Mercifully I got off in Te Anau, where a cool southerly wind cut through my clothes like Jack the Ripper, and I realised I'd had mislaid my only piece of warm clothing in Queenstown. The next morning, as we loaded aboard another crappy bus, I realised I might also be a bit light on food. Yes, just the basics: lack of warm clothes and lack of enough food. Limited time near a shop meant I forgot to take some breakfast things like oats. And as it dawned on me later, I'd ventured into the wilds, into the kingdom of Nature, without one of the most vital things for my survival: chocolate.

I know what you are thinking. That I am so hardcore, that I pack only the least amount of clothing, a little more than someone heading to a nudist camp. And that I am some kind of breatharian, surviving merely on the low oxygen high-negative ion air of the mountains. And that I am happy to forgo the evil pleasures of cash-cropped, exploited labour, sugar addictive chocolate.
Well, I am not. I am just a bit forgetful.

As our 1970s bus chugged along the Milford Road, there was anticipation in the air. Most the passengers were from other countries, and more than two thirds were heading to do the Milford Track nearby. They all looked like death. When they had to disembark, out into the cold, showery flank of lake Te Anau, I tried to lift their spirits by imparting a 'don't die out there' to the newbies clad in brand new rain jackets.

There is a paradox about being in Nature. We all want to be out there, amongst it all, to experience the raw and untouched. New Zealand is quite a benign place with no poisonous snakes or other critters. We all want to be in wilderness, where we harbour the deep wish that away from the filing cabinets and internet auction sites and ipods we'll somehow find ourselves.

There's another weird thing. To experience more fully the Natural World, it seems we have to wear unnatural things. I am not just talking about bright red North Face jackets or leg gaiters. I'm talking about all those unnatural fibres: Goretex, polypro, synethetic. Now I'm a natural-fibre kinda guy, when when I head to the bush I do wonder sometimes about the value of all these high-tech fabrics.

But then Fiordland is a special place on earth. Highly uninhabitable, its rainfall in one day can be more than some places recieve gratefully in a year. And I guess those rainforests wouldn't be rainforests without rain.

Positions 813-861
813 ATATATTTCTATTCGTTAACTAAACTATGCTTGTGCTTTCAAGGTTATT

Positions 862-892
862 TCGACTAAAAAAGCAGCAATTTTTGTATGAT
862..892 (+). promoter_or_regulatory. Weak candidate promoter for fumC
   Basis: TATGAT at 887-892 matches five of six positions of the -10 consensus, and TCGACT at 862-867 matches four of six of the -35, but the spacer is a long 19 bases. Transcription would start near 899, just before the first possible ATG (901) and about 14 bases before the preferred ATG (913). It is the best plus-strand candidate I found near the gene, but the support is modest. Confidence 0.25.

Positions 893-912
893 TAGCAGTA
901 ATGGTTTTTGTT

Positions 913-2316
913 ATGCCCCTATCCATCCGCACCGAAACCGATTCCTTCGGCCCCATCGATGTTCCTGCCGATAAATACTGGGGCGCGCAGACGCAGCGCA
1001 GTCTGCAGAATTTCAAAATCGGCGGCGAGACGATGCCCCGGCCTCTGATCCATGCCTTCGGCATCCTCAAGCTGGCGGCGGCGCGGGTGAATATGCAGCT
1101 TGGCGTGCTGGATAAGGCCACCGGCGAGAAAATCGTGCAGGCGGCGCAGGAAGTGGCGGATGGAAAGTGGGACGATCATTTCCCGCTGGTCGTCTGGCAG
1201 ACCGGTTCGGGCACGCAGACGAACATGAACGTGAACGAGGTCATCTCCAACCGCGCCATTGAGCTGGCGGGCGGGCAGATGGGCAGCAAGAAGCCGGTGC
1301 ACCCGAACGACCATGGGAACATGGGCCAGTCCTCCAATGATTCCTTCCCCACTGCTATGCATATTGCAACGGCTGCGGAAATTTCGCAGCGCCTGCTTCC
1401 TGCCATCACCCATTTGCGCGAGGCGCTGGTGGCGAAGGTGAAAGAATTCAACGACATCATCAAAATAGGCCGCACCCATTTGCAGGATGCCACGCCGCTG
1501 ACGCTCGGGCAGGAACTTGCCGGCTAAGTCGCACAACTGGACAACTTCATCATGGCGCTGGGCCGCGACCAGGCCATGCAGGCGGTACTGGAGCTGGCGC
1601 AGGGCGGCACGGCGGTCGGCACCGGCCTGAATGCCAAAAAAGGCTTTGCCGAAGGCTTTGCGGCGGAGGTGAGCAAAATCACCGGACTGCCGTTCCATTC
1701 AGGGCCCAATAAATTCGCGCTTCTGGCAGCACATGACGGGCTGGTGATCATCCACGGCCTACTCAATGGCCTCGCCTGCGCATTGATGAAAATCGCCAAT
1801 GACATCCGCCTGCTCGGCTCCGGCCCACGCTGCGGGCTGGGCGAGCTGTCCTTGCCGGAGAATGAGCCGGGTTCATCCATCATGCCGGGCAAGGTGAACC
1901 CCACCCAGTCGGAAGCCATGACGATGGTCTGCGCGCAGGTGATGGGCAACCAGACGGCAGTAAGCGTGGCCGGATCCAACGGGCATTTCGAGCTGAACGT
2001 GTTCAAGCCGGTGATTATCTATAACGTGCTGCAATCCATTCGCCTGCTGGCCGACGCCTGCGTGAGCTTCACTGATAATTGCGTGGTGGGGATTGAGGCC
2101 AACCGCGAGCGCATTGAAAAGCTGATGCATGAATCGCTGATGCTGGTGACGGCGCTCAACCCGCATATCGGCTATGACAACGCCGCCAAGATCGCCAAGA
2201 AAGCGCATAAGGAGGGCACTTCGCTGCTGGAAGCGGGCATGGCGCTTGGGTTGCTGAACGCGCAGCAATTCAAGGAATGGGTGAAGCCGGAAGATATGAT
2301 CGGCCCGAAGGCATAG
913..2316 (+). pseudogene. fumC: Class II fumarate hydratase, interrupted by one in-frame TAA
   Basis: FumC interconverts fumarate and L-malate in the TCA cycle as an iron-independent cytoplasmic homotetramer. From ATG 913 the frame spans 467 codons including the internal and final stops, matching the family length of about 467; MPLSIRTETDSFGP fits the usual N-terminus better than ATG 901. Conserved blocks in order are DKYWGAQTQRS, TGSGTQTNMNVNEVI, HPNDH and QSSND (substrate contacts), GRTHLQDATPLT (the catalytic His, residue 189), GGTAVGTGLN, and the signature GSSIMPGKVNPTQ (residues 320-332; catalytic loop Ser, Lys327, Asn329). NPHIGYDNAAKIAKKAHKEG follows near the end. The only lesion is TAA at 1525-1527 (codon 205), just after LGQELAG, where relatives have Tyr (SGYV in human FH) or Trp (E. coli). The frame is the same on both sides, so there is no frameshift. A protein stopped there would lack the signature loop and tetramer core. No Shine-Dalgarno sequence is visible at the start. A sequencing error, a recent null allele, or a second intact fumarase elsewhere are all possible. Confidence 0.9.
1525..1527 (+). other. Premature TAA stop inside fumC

Interestingly, for those who want more evidence of climate change, this part of the world seems to be very dry compared to other years. Normally when I go hiking in Fiordland, you don't get wet just from the rain falling in drops the size of fists. When you brush against any vegetation, you get a shower from leaves, mosses, ferns and grasses. This time though, those wet-loving types of vegetation seems a little starved of moisture and some seemed even quite stressed that they weren't being rained upon.

Not us hardy hikers though. The forecast for a good day of heavy rain and gales must have bypassed us, as we learnt on our exit from the track that the east coast of the South Island copped the bad weather, with storms along the east coast sinking boats, flooding rivers and leading to several deaths in the eastern part of the region - the usual rain shadow.

So while the fearful ones clambered down the bus stairs to the Milford, the remaining Routeburn hikers stayed aboard for more views of trees whizzing by, of low cloud and mist, of waterfalls gushing. There was a mix of excitement and intrepedation as we sighted the sign for The Divide and the start of the track.

Over the rustling of plastic and before you could say 'pass the insect repellent' I spotted my hiking mate for this track, Gail from New York city, and before long we started our 32-km journey up a gentle incline, before halting at the first turn-off for the day - a side loop track up to an alpine area. There were possibly a hundred folk who started out from the Divide carpark that morning - our ranks swelled by the guides walkers who carried just small bags, and would fall asleep in made beds after a hearty cooked meal in a private lodge - and we all faced the choice of continuing to the nearby hut for lunch, or heading up the hill to the alpine walk. Those on the guided walk had a guide offering advice on the virtues of the hike up. It was a short zigzag up thorugh low vegetation, and then we were at a plateau with tarns (lakes made from old glaciers), bogs and wetlands with sundrops, orchids and other named plants. As the clouds cleared below and beyond we could set down into the valley, out to the coast at Martins Bay, and across to the hanging valley where Lake Marian was bluer than any statue of Mary I've seen.